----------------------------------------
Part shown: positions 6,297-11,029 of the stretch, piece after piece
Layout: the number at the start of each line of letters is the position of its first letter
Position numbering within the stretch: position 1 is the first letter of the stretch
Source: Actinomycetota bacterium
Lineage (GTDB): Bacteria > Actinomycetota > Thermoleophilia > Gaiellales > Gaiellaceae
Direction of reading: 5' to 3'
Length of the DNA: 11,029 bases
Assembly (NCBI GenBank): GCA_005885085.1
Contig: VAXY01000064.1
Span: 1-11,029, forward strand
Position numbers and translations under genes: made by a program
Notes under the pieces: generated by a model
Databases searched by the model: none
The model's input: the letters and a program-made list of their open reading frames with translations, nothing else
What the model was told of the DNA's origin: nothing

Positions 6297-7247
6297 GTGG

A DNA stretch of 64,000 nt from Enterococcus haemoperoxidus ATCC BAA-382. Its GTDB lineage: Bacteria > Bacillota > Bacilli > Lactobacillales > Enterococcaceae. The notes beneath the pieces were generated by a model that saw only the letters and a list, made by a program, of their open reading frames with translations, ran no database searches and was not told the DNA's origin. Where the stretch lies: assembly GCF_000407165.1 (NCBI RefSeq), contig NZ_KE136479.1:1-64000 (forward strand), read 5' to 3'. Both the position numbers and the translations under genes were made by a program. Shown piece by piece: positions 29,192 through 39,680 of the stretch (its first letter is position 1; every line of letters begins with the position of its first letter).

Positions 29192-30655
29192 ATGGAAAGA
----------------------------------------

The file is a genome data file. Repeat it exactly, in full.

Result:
Part shown: positions 6,297-11,029 of the stretch, piece after piece
Layout: the number at the start of each line of letters is the position of its first letter
Position numbering within the stretch: position 1 is the first letter of the stretch
Source: Actinomycetota bacterium
Lineage (GTDB): Bacteria > Actinomycetota > Thermoleophilia > Gaiellales > Gaiellaceae
Direction of reading: 5' to 3'
Length of the DNA: 11,029 bases
Assembly (NCBI GenBank): GCA_005885085.1
Contig: VAXY01000064.1
Span: 1-11,029, forward strand
Position numbers and translations under genes: made by a program
Notes under the pieces: generated by a model
Databases searched by the model: none
The model's input: the letters and a program-made list of their open reading frames with translations, nothing else
What the model was told of the DNA's origin: nothing

Positions 6297-7247
6297 GTGG

A DNA stretch of 64,000 nt from Enterococcus haemoperoxidus ATCC BAA-382. Its GTDB lineage: Bacteria > Bacillota > Bacilli > Lactobacillales > Enterococcaceae. The notes beneath the pieces were generated by a model that saw only the letters and a list, made by a program, of their open reading frames with translations, ran no database searches and was not told the DNA's origin. Where the stretch lies: assembly GCF_000407165.1 (NCBI RefSeq), contig NZ_KE136479.1:1-64000 (forward strand), read 5' to 3'. Both the position numbers and the translations under genes were made by a program. Shown piece by piece: positions 29,192 through 39,680 of the stretch (its first letter is position 1; every line of letters begins with the position of its first letter).

Positions 29192-30655
29192 ATGGAAAGA